Currency in Vietnam

A guide to the dong

The official currency of Vietnam is the dong, which can be found only in notes ranging from 200 VND to 500,000 VND.

Currency in Vietnam

While the Vietnamese dong is the official currency of Vietnam, three different currencies are used for different types of purchases. It is common for gold to be used for purchasing land and housing, while the dong is used for day-to-day items. The U.S. dollar is also readily accepted in most locations, but is commonly used to purchase luxury items. Many shops and restaurants will advertise that they take both U.S. dollars and Vietnamese dong, so it is worthwhile carrying both currencies. Many places will also convert cash for you, but be aware that you will probably lose anywhere from 5-10% in the transaction.

The largest cash note available is 100,000 VND (roughly USD $5.00). In 2003, the Vietnamese government reintroduced coins, in denominations of 200, 500, 1,000, 2,000, and 5,000 dong. Coins are most commonly found in the major cities. Many vending machines don’t accept coins, in fact, the only vending machines that do accept coins are machines that distribute condoms. This has led to coins being comically been linked to sex in popular Vietnamese culture.

There are many ATMs within the major cities, and they generally accept western cards such as Mastercard and Visa. The maximum withdrawal, however, is two million VND (USD $100) and you will usually get charged a withdrawal fee. Traveller’s cheques can be exchanged in most banks.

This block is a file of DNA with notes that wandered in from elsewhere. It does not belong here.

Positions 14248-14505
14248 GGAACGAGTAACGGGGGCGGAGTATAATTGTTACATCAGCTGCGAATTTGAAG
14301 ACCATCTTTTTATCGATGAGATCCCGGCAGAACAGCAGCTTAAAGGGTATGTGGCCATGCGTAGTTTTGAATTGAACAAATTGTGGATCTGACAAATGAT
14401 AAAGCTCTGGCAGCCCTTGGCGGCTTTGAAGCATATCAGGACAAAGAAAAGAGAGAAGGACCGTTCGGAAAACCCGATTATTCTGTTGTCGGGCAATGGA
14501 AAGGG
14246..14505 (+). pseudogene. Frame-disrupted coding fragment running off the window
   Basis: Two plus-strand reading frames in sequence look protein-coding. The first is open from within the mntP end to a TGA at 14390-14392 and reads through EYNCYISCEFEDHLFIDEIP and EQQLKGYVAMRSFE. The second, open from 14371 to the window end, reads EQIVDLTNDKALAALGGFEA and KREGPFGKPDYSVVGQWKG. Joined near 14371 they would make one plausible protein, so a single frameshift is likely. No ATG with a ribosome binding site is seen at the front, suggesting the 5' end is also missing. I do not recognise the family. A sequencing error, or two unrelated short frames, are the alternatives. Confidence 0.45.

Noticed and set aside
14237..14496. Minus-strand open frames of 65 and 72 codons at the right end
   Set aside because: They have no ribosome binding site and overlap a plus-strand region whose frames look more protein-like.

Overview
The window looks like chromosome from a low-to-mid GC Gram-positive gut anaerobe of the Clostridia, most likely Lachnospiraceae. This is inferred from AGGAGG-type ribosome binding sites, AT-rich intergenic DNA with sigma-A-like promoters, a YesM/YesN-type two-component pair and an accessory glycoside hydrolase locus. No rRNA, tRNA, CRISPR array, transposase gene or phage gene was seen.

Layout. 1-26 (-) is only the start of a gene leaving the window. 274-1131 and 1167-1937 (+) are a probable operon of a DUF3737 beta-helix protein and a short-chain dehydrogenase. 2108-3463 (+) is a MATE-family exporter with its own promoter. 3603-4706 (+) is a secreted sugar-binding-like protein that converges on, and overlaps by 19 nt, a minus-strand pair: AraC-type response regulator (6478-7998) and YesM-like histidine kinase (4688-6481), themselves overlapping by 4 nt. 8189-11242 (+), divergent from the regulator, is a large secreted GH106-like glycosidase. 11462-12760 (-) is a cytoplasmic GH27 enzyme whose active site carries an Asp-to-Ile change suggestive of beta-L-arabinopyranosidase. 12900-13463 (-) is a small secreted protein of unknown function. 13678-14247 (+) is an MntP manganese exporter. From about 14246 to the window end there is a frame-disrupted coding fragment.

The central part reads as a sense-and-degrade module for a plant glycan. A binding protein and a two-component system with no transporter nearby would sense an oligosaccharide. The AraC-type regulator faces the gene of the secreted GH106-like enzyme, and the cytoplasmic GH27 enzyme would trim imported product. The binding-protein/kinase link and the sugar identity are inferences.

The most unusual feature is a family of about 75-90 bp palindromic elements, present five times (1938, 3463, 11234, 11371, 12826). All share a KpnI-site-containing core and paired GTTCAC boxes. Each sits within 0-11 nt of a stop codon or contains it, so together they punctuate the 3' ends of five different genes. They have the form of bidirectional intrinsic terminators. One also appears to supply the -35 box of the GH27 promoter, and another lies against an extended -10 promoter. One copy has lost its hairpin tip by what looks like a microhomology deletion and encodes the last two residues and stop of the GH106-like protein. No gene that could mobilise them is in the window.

Cash is still the most widely accepted form of money and if paying by card, a surplus charge in the region of 3-4% to cover the transaction fee, will usually be added. Therefore, it is best to carry cash but take the usual precautions from thieves and pickpockets, and don’t carry all your money around with you!

While the Vietnamese dong is the official currency of Vietnam, three different currencies are used for different types of purchases. It is common for gold to be used for purchasing land and housing, while the dong is used for day-to-day items. The U.S. dollar is also readily accepted in most locations, but is commonly used to purchase luxury items. Many shops and restaurants will advertise that they take both U.S. dollars and Vietnamese dong, so it is worthwhile carrying both currencies. Many places will also convert cash for you, but be aware that you will probably lose anywhere from 5-10% in the transaction.

The largest cash note available is 100,000 VND (roughly USD $5.00). In 2003, the Vietnamese government reintroduced coins, in denominations of 200, 500, 1,000, 2,000, and 5,000 dong. Coins are most commonly found in the major cities. Many vending machines don’t accept coins, in fact, the only vending machines that do accept coins are machines that distribute condoms. This has led to coins being comically been linked to sex in popular Vietnamese culture.

There are many ATMs within the major cities, and they generally accept western cards such as Mastercard and Visa. The maximum withdrawal, however, is two million VND (USD $100) and you will usually get charged a withdrawal fee. Traveller’s cheques can be exchanged in most banks.

Cash is still the most widely accepted form of money and if paying by card, a surplus charge in the region of 3-4% to cover the transaction fee, will usually be added. Therefore, it is best to carry cash but take the usual precautions from thieves and pickpockets, and don’t carry all your money around with you!

Further reading

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